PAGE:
Cerro Santa Apolonia

As it was my last full day in Cajamarca, I wanted to make the most of it. It was a nice day with lots of sunshine so I decided to go up to the top of Cerro Santa Aplonia. I had previously gone about half way and taken a few photos but as it was crowded, decided to abandon the trip. As luck would have it, yesterday it was almost deserted.

Cerro Santa Apolonia, was where the Inca emperor Atahualpa had a “throne” and from where he surveyed his army and people.

??????????????Very quiet.

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DSCN1820With amazing views.

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????????????????????I had thought that this was the top but there is a small plateau further up which has a pleasant garden area. Entry about 25p.

????????????Was this some sort of sentry box? It is very small.

????????????The emperor´s throne, allegedly.

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This cactus looks older and more weary than me.

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Los Baños del Inca

Yesterday I went to the thermal springs known as Los Baños del Inca, Cajamarca. They were famously used by the Inca emperor Atahualpa just before he was captured by the Spanish.

If it was good enough for him, it is good enough for me. It is only a few kilometeres outside of the city of Cajamarca and the taxi fare from the city centre was acceptable, about £2.50 each way.

DSCN1786Where is the water? This can’t be right.

DSCN1775Aah. A modern version. The water looks a bit murky though…

DSCN1779…and a bit hot. Unless that’s piranhas bubbling under the surface.

DSCN1776I am definitely not getting in there.

IMG_0269My private thermal bath. It was luxurious. The water from the thermal spring is at 71°C so needed some cold water added for personal comfort.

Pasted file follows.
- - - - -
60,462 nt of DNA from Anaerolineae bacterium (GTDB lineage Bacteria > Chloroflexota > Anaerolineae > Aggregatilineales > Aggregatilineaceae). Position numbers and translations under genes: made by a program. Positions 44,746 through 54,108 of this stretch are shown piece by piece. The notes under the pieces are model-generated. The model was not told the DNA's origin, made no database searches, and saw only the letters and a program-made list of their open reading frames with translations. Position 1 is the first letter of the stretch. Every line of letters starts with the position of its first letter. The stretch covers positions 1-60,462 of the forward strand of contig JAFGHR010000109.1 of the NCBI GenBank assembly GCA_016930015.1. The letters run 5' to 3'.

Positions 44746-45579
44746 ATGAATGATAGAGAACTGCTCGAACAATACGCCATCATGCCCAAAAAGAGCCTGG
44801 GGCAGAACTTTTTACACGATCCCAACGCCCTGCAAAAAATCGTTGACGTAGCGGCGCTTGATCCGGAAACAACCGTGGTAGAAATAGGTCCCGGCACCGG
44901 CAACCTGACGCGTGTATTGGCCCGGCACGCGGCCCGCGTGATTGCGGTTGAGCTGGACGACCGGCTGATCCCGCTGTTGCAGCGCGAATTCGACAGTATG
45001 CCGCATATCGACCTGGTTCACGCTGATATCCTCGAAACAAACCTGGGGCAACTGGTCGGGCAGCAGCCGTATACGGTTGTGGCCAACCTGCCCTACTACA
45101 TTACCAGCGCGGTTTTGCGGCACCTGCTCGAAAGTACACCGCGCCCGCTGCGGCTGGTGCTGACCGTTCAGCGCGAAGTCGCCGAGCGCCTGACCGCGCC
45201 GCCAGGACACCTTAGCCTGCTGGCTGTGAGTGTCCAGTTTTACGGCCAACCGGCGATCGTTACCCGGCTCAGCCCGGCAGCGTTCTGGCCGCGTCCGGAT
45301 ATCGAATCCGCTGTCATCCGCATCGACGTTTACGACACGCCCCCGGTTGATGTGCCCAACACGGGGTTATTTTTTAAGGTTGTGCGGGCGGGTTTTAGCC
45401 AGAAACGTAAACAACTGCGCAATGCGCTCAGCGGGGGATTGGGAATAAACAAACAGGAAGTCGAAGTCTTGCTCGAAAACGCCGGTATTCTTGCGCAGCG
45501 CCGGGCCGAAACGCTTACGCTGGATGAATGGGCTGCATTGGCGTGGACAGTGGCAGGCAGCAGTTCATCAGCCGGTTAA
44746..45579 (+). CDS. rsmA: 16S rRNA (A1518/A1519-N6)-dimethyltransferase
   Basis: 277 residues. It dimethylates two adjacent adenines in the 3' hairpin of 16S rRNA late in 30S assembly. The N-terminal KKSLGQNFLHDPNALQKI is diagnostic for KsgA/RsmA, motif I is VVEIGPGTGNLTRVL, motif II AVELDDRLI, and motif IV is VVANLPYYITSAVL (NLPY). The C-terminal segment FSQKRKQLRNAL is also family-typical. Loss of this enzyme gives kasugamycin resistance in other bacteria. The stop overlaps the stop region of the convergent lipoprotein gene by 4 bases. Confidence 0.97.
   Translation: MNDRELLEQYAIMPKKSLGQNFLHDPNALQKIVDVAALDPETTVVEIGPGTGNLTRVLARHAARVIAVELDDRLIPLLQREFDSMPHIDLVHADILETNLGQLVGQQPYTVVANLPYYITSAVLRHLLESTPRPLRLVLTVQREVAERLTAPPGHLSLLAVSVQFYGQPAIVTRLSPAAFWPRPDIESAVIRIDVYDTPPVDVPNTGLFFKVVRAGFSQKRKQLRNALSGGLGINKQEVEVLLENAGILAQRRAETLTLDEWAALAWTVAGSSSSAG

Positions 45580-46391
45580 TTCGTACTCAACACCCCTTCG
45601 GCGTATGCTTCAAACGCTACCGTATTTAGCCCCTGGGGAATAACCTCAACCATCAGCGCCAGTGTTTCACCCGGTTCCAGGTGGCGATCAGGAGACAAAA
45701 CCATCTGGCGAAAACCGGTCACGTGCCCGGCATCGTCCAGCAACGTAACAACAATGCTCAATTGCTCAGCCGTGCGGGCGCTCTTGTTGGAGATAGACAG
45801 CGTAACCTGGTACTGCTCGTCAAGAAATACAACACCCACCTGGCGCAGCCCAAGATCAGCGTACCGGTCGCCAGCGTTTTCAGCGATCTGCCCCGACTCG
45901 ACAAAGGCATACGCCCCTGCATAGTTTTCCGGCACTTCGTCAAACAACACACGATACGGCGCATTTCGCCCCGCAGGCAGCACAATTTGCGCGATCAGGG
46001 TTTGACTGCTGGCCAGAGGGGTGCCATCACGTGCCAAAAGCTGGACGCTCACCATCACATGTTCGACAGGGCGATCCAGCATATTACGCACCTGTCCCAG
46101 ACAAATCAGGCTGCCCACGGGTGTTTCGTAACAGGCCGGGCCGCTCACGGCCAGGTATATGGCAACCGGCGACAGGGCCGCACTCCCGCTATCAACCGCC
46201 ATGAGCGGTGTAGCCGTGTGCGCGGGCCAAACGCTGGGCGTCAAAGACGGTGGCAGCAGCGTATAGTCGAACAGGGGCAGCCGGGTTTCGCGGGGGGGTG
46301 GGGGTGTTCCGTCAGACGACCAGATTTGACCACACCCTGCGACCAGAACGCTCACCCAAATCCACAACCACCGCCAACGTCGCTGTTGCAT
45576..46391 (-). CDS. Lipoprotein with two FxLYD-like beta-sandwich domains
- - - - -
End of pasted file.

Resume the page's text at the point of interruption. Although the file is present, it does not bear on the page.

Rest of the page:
DSCN1782There is also an information centre, which has a few artifacts and a photographic exhibition of almost everything of interest in the Cajamarca area. I was shown around by José who patiently explained things to me. Fortunately for me, he did not speak as rapidly as most of the local people.

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Colpa and Cascades

On Monday, I went to Colpa, which used to be a successful farm and now appears to be a successful tourist attraction.DSCN1666It has an artificial lake, complete with artificial islands.

DSCN1691As we arrived, the storm clouds were gathering and it was not long before we were heading for the shelter….

DSCN1677… of the hacienda, as the torrential rain began.

DSCN1676After the downpour subsided, we looked at the farm’s little church….

DSCN1686…which had some nice stained glass windows but not much else.

The farm does have a party trick involving its cows, whereby each one is called by name to go to its individual feeding stall. It is quite clever but I don’t want to get carried away.  The farm, like many others in the area produces a wide range of dairy related foods and drinks.

From the farm we moved off towards our next destination, waterfalls. This involved some walking….

DSCN1694and some balancing to cross a couple of small rivers.

DSCN1702It must have been at least a kilometre walk in each direction but it was worth it.

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Granja Porcón

On Saturday, I joined a tour to Granja Porcón, a farming cooperative situated in a dense pine forest about 30 km north-east of the city of Cajamarca. Apart from day visits, the farm offers hands on farm experience and activity holidays.

DSCN1556On the way there we stopped at  a stone-masonry to see some local artisans and their work. I was intrigued by the dump trucks and felt a little nostalgic. I resisted the urge to buy one as they weighed more than 1Kg each. Nevertheless, they were well made.

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View on arrival at the farm.

DSCN1579I was lucky to see this bird flying in the distance.

DSCN1580I was even luckier when it turned and flew towards me.

DSCN1597There is also a collection of animals and birds, unrelated to farming.

DSCN1621This pond reminds me of a certain politician’s expense claims.

DSCN1614I felt for a moment as if I was back in the workplace. Ignored and irrelevant.

DSCN1635A pride of lions……

DSCN1654….and a proud peacock.

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Ventanillas de Otuzco

On Friday, after a light lunch in El Zarco restaurant in Cajamarca, I joined a tour to visit the ventanillas de Otuzco. An ancient burial site where the graves are actually set in the cliff face and shaped like windows. Ventanilla deriving from, ventana, the Spanish word for window.